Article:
Monday, March 26, 2007

NIMBY

Now that there is a huge push on to reduce our fossil fuel consumption, one of the highly-touted alternatives is that of increasing nuclear power production.

However, the Toronto Star reports this morning that highly-urbanized areas in Southern Ontario are being considered for long-term disposal.

So we all want to be green, and we still want our precious power, but are we willing to deal with the waste-storage fallout?

18 comments:

Anonymous said...

Ontario is as large as Europe, we're in the second largest country in the world - and we ship out our garbage because the people here don't act like adults and don't elect adult leaders.

People in Ontario are going to spend A LOT of money buying power from somewhere else. That's our 'choice' by default, and that power will probably come from coal fired plants just over our border.

PGP said...

Look up East-West Hydro power grid!

You will soon be buying a lot of electricity from Manitoba!

Chuckercanuck said...

well, the best is to dispose of it somewhere in the canadian shield, but nuclear waste is not as big a deal as people make it sound.

I wouldn't be putting it in southern ontario, but I wouldn't panic either. safe storage exists.

Chuckercanuck said...

(contrary to what Stephane Dion says).

PGP said...

I believe that DiDi's beloved socialist paradise of Fwance is 80% powered by nuclear electric generation.

Anonymous said...

Sue-Ann Levy (Toronto Sun columnist) wrote an interesting series of articles while she was in Milan, Italy researching their environmental/garbage disposal programs. She compares their programs to Toronto's.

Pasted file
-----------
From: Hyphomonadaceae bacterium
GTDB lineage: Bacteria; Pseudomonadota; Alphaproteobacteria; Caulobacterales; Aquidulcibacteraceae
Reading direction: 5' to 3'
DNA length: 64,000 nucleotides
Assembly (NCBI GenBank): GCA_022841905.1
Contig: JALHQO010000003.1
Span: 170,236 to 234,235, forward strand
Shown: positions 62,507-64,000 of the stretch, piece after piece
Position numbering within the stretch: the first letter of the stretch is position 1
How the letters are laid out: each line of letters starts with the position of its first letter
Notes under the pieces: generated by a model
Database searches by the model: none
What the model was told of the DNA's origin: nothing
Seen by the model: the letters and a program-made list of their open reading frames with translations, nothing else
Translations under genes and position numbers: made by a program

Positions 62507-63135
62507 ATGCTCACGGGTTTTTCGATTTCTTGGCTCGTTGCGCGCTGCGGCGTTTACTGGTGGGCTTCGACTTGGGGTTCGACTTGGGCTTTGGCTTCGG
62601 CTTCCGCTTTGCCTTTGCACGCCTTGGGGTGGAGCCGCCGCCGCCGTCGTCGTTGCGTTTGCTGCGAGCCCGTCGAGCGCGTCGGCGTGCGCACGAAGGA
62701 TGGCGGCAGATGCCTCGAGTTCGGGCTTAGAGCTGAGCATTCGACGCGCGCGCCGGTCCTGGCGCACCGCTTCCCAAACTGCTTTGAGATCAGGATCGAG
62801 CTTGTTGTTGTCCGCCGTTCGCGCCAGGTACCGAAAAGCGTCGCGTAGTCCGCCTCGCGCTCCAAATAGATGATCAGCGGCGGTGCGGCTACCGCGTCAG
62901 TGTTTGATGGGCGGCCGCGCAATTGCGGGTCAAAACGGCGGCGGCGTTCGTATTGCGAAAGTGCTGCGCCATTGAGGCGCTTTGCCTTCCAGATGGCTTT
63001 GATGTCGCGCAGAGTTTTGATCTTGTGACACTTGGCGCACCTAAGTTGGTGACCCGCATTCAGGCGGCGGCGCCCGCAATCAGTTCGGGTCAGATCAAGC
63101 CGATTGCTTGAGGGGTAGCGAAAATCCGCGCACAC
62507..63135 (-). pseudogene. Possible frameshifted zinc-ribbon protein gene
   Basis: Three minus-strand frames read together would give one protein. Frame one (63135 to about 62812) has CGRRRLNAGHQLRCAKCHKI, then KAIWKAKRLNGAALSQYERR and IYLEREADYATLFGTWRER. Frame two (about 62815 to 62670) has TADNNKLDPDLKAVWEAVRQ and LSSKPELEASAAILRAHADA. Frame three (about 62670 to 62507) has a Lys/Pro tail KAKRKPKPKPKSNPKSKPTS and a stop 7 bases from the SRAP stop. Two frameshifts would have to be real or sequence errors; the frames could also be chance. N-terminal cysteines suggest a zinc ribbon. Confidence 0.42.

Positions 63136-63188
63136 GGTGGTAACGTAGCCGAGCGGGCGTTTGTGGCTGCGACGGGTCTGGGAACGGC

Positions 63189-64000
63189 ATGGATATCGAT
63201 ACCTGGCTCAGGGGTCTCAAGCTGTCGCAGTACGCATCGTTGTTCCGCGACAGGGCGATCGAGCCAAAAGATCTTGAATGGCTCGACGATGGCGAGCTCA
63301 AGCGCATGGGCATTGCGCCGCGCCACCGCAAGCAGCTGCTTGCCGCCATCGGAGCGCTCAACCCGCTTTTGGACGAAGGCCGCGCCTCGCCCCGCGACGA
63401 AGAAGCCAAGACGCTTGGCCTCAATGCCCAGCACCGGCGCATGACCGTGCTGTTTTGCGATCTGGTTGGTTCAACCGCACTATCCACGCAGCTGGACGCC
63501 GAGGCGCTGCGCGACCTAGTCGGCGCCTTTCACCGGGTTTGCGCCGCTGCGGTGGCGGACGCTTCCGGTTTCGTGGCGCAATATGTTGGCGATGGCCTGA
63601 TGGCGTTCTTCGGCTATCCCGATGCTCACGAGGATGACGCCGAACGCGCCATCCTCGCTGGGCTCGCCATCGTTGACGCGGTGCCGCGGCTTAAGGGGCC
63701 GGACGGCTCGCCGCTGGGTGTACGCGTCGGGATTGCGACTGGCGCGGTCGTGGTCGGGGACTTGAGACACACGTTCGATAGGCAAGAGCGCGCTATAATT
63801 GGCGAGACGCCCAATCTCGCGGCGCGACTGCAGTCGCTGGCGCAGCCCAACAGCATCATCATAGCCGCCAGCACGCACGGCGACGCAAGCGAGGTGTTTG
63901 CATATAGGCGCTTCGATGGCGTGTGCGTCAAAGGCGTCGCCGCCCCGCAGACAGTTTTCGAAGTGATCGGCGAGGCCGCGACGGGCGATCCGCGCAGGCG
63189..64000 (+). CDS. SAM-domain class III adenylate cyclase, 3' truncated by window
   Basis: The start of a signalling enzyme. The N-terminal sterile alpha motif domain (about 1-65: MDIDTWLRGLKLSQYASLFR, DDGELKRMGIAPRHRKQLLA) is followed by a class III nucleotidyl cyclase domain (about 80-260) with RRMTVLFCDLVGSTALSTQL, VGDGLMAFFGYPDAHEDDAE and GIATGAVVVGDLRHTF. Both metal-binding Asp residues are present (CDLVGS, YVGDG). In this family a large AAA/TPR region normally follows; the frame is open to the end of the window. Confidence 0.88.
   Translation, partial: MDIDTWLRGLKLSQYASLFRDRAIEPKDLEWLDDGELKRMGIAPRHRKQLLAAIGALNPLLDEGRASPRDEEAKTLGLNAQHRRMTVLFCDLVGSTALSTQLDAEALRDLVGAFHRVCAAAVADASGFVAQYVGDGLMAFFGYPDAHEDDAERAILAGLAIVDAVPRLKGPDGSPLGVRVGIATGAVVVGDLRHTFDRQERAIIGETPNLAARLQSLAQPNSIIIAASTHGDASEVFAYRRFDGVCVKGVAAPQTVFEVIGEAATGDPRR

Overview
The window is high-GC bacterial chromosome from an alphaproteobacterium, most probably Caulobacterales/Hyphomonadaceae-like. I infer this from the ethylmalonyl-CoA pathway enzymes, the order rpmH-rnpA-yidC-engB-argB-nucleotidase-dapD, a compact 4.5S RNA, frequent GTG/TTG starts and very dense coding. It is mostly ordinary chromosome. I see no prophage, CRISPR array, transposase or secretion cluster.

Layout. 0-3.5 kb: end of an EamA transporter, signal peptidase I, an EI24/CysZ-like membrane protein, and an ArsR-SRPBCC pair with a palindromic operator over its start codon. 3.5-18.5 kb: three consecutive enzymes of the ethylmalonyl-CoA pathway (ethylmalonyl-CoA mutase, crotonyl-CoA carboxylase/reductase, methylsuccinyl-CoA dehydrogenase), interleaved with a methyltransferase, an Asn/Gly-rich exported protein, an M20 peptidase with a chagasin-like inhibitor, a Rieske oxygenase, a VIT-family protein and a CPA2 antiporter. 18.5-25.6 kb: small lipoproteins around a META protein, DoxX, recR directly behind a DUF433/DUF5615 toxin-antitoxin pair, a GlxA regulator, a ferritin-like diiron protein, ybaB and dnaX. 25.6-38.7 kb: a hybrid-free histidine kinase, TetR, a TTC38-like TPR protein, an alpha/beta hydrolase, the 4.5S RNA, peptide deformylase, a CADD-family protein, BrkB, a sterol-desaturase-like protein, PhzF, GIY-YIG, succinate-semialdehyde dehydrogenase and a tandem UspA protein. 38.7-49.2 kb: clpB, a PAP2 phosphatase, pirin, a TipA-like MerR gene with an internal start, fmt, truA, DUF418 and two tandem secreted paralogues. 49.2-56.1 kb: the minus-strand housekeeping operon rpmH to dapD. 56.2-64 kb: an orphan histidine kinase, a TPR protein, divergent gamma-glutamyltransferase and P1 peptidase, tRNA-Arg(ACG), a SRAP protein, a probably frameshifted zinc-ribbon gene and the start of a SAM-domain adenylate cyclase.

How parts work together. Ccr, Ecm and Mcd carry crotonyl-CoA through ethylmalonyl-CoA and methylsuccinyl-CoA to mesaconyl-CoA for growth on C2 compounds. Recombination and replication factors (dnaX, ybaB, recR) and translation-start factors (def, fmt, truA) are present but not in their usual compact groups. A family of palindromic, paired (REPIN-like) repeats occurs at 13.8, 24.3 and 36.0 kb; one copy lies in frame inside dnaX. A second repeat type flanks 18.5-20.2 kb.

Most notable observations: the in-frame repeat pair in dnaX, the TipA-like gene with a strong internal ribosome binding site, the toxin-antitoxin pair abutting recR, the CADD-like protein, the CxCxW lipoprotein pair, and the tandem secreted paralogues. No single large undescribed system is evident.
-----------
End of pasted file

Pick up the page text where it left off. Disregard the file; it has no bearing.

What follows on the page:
Scroll down and you'll find that they are still posted.

http://www.torontosun.com/News/
Columnists/Levy_Sue-Ann/

raz

liberal supporter said...

I believe that DiDi's beloved socialist paradise of Fwance is 80% powered by nuclear electric generation.

Funny, that. Maybe he's not just a cat's paw for the French government after all.

(contrary to what Stephane Dion says).

Could you provide a reference?

In this article, after praising Stephen Harper, it praises Dion saying he does not rule out nuclear power, but we need a strategy for the waste. Since the nuclear industry wants the government to foot the $24 BILLION cost, perhaps he has a point.

Given the volume, how much more trouble is it to ship it north? It's not like the Toronto garbage, with dozens of trucks a day. I thought the current storage for the past 30 years' worth is an Olympic pool sized tank 26 feet deep.

Chuckercanuck said...

no link. he said he was not interested in nuclear power because, as you said, he didn't see a solution for handling the waste.

if he's changed his mind, excellent! another flip flop that Canada needs.

Gabby in QC said...

For those wondering about France's nuclear power and other facts about nuclear power, here are some links:

http://tinyurl.com/2wmoum
Nuclear power by country

http://tinyurl.com/3d5nrt
France and Nuclear Energy

http://tinyurl.com/2ze8ga
Basic facts about Nuclear Power Plants in the World

http://tinyurl.com/yrj4a7
Share of nuclear power in the total production of electricity

Joanne (True Blue) said...

Thanks, Gabby. What's your impression of the election so far?

Gabby in QC said...

You're welcome, Joanne.

I have very mixed feelings. I welcome the rise of a conservative centre-right party, the ADQ, but it does not yet have enough strong candidates or a clear vision of where to take the province.